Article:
I have not suffered at any time with any acute disease since my discharge from the Army.

Washington M Crawford


Subscribed and sworn to before me this 7th day of April 1884 and I certify that I have not interest in the claim this affidavit seeks to establish.

Henry C Johnson, Clk.

Fry Bryant Dep

From the Military and Pension Record File of Washington M. Crawford, obtained via mail from the National Archives and Record Administration.

Tombstone Challenge Accepted

This week’s ‘Saturday Night Genealogy Fun‘ challenge was to figure out how far back a line can be traced thru tombstones. My immediate reaction was that it was probably thru my dad’s CRAWFORD line

There are 4 generations of CRAWFORDs buried in Maple Grove Cemetery, Dodge City, Kansas

  • Dad: Eugene Crawford
  • Granddad: Leon Russel Crawford
  • Great Grandfather: Judson Crawford
  • Great Great Grandfather: Washington Marion Crawford (headstone and footstone shown)

My 3rd great grandfather is buried in the West Lebanon cemetery just outside of West Lebanon, Indiana.

My 4th great grandfather is buried in the cemetery at Eaton, Ohio.

Patriots (and Tories)

As we celebrate Independence Day, I began thinking about my ancestors that participated to make today possible.

My great grandmother, Josie Hammond, joined the Daughters of the American Revolution thru her great-grandfather, Jason Hammond. At the time, it was believed that Jason fought for Connecticut. Unfortunately, there are several Jason Hammonds in Connecticut at the time and records make it difficult to know for sure which one served. Thus, my DAR application is thru Jason’s father, Nathaniel Hammond. Nathaniel Hammond didn’t fight for the cause but helped the fight by providing supplies to the troops.

I also have a verifiable revolutionary ancestor on my mother’s side: William Buckles. William served in the Berkeley (Virginia) militia 1778. Other potential revolutionary ancestors include Cheney Ricketts (Pennsylvania), Oliver White (Massachusetts), George Thurston (Rhode Island), George Crandall (New York). With most of my lines going back to colonial New England or Virginia, it is likely that I will discover more patriots as I verify new ancestors.

Besides having numerous patriot ancestors, I have at least one Tory ancestor. My great-great grandmother, Julia Harding, was the daughter of William G. Harding. William Harding migrated to Iowa from New Brunswick, Canada – where Julia was born. The Harding family settled in New Brunswick shortly after the end of the revolutionary war on a land grant from the King. Prior to the revolution, the family was living in the state of New York.

I look forward to discovering more ancestors from this time period – Patriots or Tories.


1878 Cattle Drives

In searching for an advertisement enticing settlers into the Dodge City area, I came across the following article discussing the round-up of cattle and the cattle drives during 1878.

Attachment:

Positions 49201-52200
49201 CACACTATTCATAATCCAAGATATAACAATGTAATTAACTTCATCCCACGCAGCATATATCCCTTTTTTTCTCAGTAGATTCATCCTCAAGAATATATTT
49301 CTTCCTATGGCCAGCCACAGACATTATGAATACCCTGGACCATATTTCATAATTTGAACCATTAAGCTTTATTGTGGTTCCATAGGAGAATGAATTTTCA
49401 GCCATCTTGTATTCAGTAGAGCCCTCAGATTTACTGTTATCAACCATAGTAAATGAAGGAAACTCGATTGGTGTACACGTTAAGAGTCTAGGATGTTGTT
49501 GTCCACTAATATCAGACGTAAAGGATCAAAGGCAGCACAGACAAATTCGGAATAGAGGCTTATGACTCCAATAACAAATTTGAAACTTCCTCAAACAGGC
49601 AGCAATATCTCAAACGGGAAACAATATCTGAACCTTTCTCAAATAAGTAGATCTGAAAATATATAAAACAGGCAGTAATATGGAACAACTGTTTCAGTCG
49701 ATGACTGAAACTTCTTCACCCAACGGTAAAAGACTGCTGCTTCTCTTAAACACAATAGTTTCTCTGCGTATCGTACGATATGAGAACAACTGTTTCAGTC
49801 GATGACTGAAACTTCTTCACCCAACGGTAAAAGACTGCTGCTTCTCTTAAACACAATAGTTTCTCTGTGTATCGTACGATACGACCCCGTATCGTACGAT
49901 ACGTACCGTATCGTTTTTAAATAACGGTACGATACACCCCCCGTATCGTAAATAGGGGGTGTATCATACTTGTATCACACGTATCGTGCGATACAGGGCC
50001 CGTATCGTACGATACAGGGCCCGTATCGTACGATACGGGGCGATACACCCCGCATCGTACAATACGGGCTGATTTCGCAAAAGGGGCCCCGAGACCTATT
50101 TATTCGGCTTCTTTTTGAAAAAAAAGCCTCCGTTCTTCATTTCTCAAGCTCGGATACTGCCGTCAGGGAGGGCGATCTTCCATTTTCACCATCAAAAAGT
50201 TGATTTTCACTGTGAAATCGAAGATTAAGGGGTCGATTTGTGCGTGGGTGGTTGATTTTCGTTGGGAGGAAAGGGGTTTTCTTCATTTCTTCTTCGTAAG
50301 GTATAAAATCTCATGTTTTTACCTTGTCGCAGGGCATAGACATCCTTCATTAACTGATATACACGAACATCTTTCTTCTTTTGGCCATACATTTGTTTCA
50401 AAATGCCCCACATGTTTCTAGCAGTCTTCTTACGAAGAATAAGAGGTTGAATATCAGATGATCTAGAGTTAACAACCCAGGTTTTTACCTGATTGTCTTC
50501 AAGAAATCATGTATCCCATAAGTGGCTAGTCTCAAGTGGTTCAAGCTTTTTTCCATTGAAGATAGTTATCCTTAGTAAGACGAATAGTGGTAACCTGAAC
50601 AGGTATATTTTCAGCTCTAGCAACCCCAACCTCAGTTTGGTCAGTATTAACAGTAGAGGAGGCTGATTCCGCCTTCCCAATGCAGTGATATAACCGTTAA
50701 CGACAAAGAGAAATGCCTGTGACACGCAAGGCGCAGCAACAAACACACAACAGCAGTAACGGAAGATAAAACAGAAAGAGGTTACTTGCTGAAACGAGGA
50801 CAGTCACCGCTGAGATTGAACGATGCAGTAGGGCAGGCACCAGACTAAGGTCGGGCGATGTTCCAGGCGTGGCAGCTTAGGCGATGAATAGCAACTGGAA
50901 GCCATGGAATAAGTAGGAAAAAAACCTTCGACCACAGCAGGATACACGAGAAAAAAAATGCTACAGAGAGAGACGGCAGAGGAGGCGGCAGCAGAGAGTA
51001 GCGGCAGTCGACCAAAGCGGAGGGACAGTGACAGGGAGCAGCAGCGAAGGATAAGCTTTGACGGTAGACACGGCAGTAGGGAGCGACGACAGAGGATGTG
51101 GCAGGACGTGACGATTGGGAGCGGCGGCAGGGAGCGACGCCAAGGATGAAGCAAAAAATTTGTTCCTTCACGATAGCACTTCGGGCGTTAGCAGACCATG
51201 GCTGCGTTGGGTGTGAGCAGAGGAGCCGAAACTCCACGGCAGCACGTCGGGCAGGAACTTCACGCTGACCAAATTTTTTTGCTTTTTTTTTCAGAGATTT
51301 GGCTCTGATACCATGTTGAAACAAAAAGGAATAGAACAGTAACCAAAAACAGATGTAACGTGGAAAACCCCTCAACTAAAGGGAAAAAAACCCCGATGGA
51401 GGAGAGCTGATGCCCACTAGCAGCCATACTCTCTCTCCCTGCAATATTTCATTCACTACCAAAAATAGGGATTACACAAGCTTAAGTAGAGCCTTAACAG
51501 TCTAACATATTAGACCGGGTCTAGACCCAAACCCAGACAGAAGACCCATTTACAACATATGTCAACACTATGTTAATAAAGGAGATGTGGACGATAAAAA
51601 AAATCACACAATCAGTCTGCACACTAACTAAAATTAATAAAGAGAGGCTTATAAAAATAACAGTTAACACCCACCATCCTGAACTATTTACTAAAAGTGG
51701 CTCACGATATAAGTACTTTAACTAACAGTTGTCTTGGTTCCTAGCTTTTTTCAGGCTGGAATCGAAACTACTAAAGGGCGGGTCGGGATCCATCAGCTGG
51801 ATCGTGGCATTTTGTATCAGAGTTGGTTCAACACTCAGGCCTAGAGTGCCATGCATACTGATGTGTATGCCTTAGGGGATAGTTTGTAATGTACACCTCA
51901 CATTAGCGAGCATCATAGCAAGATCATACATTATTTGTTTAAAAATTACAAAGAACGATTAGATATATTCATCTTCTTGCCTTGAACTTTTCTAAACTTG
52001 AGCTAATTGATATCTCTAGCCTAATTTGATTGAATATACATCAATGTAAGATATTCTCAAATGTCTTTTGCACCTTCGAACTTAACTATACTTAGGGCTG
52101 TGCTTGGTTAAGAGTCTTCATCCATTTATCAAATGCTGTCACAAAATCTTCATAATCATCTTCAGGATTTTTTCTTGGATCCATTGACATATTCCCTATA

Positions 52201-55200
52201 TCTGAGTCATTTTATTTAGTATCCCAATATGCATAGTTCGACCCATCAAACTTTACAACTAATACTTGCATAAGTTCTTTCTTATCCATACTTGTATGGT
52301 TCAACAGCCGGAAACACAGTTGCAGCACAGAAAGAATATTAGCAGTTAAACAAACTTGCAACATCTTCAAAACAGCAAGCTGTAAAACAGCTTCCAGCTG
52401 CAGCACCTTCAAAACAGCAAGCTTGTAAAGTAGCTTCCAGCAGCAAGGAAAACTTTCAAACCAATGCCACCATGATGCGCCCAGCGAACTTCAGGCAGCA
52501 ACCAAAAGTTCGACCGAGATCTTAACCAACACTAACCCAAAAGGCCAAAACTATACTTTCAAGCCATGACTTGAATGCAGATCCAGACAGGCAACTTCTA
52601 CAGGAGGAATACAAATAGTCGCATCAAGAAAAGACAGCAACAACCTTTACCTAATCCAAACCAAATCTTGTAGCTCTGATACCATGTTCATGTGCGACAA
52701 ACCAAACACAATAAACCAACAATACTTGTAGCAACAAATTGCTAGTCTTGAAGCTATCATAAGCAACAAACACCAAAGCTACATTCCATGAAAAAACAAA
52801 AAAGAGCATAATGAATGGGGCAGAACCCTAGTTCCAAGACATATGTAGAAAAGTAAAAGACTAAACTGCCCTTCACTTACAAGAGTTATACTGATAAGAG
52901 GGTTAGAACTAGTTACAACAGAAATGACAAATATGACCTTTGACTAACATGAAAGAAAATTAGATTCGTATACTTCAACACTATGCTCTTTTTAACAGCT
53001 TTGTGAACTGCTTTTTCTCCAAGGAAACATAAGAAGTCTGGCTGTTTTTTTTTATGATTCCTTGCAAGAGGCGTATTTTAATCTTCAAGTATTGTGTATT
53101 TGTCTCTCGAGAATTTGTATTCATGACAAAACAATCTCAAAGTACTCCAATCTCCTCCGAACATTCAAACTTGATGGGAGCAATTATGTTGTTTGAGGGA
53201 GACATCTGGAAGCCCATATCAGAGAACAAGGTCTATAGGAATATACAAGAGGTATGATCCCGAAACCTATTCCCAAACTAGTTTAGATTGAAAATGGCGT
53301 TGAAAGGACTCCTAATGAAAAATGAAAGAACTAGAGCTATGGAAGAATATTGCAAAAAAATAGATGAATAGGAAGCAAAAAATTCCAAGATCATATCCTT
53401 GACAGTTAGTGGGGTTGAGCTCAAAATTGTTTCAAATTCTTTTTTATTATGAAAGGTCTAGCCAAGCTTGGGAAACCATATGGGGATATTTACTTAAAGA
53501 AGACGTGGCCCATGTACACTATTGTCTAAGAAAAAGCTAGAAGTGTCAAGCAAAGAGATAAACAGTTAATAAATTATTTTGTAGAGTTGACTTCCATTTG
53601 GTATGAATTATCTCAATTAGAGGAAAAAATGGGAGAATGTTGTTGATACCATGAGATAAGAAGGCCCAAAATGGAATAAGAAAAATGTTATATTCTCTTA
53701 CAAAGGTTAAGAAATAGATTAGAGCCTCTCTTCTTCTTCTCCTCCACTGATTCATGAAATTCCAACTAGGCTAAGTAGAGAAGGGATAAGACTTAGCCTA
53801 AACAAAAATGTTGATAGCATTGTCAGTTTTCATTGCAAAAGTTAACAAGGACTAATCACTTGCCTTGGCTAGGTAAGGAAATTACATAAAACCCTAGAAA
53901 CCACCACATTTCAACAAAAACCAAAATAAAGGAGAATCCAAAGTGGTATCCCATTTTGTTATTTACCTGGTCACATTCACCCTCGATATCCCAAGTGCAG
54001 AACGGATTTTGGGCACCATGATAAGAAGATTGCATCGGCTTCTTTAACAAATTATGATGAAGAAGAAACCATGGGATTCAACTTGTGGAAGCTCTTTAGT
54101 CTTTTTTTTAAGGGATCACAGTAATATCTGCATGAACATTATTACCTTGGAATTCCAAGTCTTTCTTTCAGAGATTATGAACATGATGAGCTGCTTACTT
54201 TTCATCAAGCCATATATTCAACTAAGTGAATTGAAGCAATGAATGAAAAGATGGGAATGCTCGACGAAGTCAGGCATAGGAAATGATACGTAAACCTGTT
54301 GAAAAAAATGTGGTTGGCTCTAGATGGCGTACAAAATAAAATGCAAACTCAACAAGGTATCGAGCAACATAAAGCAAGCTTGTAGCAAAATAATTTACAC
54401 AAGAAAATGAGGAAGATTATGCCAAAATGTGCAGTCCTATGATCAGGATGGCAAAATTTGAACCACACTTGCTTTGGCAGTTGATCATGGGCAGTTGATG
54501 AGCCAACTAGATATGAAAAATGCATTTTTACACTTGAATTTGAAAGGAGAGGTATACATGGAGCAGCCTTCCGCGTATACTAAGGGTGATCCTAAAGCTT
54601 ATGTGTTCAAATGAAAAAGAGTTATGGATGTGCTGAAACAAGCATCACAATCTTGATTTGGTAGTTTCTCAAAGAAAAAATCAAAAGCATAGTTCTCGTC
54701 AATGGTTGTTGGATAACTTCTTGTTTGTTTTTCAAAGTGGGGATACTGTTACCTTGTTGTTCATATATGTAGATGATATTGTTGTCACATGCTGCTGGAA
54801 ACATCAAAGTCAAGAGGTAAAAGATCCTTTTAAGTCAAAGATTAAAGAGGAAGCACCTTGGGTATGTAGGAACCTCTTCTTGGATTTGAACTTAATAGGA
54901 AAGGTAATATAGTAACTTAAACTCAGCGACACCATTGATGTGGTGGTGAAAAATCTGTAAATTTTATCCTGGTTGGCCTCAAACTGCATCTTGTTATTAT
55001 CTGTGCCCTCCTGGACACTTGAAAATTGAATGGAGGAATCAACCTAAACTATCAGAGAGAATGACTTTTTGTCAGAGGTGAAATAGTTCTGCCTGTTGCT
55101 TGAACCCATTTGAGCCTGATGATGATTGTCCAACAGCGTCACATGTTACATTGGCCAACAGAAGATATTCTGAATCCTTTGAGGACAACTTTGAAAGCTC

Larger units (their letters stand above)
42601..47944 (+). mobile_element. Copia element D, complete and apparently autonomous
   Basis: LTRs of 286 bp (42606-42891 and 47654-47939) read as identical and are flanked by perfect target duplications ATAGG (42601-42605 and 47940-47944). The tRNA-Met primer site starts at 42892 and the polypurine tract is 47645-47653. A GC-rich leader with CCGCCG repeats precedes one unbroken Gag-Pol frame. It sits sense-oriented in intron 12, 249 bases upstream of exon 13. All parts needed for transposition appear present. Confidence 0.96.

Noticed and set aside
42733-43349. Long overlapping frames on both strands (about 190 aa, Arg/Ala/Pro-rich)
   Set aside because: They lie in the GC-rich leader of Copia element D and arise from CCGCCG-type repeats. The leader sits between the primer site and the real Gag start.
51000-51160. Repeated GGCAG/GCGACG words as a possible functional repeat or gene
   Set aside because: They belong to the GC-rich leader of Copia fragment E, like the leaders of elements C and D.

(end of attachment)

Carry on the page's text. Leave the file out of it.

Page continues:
The Kansas and Colorado Cattle Drives

[Dodge City Correspondence New York Times]

The Indiana State Sentinel, Wednesday July 10, 1878

Page 7 column 6

[available on Chronicling America]

                The cattle men of the plains are just getting through with their annual ‘round-ups’. For the Arkansas valley and the divide country West Los Animas was the rendezvous; and the scattered cattle for miles along the river and out on the buffalo ranges were gathered to that point. Camps were established, all the leading cattle men, were on hand and the “cow boys” were in their glory. It was the work of only a few hours to “cut out” and separate the cattle and start the herds back to their ranges again. Every animal is known by its brand, so that ownership is easily determined, and those that have drifted miles away during the winter storms and become a part of other herds are picked out in a few minutes, claimed by the owners and started back to the range. It has been a good winter for stock in this valley; no bad storms and plenty of grass. The cattle are in prime condition, and beeves for the early fall market will sell better than the average. By comparing notes among the herders it was found that the range between Fort Lyon and Bent’s Fort – Kit Carson’s old hunting grounds – an uninviting and barren looking section, contains more cattle than any similar area on the plains. Over 75,000 head are figured up.

               As all the heavy stock men and shippers just now seem to be bound for one place – Dodge City – the point at which the ‘drives’ of Texas cattle come up, your correspondent took a train on the Atchison, Topeka and Santa Fe railroad and a seven hours’ ride landed us at midnight in this noisy cattle mart. No one seemed to be asleep at that hour. The station was thronged with swaggering, swearing cow boys and oily confidence men. With some difficulty we rubbed our way through the crowd and followed the porter to the Great Western hotel. Any of our companions that might be bent on sport could need no special beckoning, for in all the billiard halls, concert saloons and keno dens the lamp still held out to burn.